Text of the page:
Whenever I go to Seattle Center, I always try to ride the monorail. It turns a 15-20 minute, crowded, unexciting bus ride from Westlake Center into a two-minute trip that is paradoxical, fun, and practical.
Since October of last year, the Seattle Monorail has begun accepting Orca cards. This makes riding the monorail all the more attractive and, in a way, seem more commonplace rather than like a novelty. Sure, there are still the tourists who ride it for the experience, but much like the ferries, I feel like there are also those who ride the monorail out of pure utilitarian convenience.
Rather than standing outside, unsure of when a bus will come to Seattle Center, commuters and tourists alike can expect the monorail to arrive every 10 minutes. The tall windows provide a sweeping view of the city as it glides along Fifth Avenue, 25 feet above street level.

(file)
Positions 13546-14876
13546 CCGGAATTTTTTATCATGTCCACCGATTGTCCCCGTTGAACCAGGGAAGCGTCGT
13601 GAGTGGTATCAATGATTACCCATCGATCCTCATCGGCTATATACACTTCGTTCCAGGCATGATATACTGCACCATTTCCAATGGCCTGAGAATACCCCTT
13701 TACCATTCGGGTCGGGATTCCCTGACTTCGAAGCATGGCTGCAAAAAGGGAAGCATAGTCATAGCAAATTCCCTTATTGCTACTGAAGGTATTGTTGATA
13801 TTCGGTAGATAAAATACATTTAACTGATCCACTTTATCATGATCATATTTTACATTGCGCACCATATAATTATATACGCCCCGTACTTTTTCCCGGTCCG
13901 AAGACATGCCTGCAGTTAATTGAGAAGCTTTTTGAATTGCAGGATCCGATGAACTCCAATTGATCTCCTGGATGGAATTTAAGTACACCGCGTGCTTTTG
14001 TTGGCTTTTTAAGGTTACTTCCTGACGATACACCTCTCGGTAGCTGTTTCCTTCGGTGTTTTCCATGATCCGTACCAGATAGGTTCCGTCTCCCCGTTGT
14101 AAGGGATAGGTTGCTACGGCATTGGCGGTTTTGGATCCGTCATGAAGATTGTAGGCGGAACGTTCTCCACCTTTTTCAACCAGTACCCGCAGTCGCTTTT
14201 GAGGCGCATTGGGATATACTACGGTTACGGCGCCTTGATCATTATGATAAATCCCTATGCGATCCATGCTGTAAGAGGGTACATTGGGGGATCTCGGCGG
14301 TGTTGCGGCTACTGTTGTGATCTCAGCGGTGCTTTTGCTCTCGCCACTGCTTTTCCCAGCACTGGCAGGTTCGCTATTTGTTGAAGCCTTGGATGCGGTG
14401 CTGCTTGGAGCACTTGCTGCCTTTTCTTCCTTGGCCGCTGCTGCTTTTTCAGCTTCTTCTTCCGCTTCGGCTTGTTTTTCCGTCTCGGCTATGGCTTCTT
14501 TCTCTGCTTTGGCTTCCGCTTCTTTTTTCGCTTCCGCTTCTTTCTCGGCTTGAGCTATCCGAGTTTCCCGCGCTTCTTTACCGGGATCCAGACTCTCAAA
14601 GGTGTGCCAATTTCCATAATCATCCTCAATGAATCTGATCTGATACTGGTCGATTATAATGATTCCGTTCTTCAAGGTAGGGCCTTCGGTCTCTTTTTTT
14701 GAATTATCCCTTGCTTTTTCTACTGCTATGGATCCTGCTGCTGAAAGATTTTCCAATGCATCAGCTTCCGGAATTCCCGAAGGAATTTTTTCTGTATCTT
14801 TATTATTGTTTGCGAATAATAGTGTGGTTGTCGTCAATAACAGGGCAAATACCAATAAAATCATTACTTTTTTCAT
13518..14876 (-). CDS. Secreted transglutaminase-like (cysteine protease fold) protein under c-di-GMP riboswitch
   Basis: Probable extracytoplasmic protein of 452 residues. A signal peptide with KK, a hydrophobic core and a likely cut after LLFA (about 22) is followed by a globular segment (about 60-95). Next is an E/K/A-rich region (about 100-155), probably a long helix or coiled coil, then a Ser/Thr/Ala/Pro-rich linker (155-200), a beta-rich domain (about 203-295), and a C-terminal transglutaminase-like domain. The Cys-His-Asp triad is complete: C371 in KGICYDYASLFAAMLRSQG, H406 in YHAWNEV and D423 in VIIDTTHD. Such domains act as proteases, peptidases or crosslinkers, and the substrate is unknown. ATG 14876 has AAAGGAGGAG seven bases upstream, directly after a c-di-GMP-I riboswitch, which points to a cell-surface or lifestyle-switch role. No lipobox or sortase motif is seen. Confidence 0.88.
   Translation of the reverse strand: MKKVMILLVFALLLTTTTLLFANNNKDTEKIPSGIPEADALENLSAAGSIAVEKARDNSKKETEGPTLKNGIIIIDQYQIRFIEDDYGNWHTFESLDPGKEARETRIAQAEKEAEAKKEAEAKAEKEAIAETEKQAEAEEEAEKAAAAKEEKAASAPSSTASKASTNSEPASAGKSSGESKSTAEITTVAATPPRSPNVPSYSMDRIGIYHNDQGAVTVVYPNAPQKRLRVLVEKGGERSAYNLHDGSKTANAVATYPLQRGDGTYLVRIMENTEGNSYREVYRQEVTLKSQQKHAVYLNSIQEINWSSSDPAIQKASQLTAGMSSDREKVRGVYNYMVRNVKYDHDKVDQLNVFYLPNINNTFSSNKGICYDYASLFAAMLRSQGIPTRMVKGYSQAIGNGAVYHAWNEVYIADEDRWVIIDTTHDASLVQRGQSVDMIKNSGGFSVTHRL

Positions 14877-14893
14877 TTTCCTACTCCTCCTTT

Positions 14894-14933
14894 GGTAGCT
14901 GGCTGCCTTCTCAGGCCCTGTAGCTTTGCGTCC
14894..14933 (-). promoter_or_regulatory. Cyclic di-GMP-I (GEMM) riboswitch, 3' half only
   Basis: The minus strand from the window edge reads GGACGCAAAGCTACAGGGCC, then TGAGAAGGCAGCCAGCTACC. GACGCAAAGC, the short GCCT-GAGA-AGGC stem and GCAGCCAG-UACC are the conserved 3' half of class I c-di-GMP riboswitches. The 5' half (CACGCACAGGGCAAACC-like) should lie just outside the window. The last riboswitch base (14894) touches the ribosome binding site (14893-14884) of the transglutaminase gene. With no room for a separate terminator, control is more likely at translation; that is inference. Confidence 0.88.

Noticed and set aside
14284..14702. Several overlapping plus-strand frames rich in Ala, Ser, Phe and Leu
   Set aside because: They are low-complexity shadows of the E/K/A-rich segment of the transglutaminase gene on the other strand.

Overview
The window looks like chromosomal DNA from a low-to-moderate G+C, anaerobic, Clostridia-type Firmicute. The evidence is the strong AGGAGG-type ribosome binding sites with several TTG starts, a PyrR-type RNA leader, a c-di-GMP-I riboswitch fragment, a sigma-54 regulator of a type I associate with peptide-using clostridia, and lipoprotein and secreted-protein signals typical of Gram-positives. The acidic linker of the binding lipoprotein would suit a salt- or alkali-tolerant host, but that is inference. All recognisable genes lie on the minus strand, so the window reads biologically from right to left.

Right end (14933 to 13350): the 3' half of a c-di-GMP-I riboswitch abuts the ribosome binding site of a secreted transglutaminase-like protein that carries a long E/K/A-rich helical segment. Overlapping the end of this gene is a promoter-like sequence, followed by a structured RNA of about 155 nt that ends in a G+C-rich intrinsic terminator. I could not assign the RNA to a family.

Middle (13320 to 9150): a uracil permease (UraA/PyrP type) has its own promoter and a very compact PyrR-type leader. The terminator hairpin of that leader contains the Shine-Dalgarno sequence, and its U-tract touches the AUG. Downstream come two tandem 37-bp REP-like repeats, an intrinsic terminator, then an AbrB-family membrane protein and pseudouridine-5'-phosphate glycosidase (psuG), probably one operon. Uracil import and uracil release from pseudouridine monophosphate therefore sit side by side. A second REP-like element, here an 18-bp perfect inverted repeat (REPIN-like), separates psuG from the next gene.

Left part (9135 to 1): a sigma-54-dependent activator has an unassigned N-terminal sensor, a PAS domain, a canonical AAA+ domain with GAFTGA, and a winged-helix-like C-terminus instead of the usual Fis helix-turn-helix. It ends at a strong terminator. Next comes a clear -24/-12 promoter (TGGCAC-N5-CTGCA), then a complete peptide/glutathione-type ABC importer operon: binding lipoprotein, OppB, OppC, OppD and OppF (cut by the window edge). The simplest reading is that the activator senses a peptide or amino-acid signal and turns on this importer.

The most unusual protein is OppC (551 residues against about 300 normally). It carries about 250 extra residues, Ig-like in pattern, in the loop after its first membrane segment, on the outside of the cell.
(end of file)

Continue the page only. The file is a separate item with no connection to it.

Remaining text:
Originally built as a part of the 1962 World’s Fair, it was believed that the monorail would expand to become a mass transit system that would connect all of Seattle. Multiple votes and pieces of legislation were drafted to try and expand the network, but after years of debating, nothing ever passed.
The monorail is such an interesting Seattle phenomenon. As someone fascinated by urban environments and how people interact within these spaces, this 1960s space-age, two-minute train ride between two centers in Seattle feels iconic and special. The train rattles as it speeds along the track, leaning to one side as it rounds a bend. The colors of the cars are a soft cream, with one train painted with orange stripes and the other with pastel blue.
The monorail looks and feels old without a doubt, but at the same time was designed with the intent of transporting people to the world of the future. Surprisingly, the paradox of the past and the future live on in the monorail to this day.
Until the next sketch,
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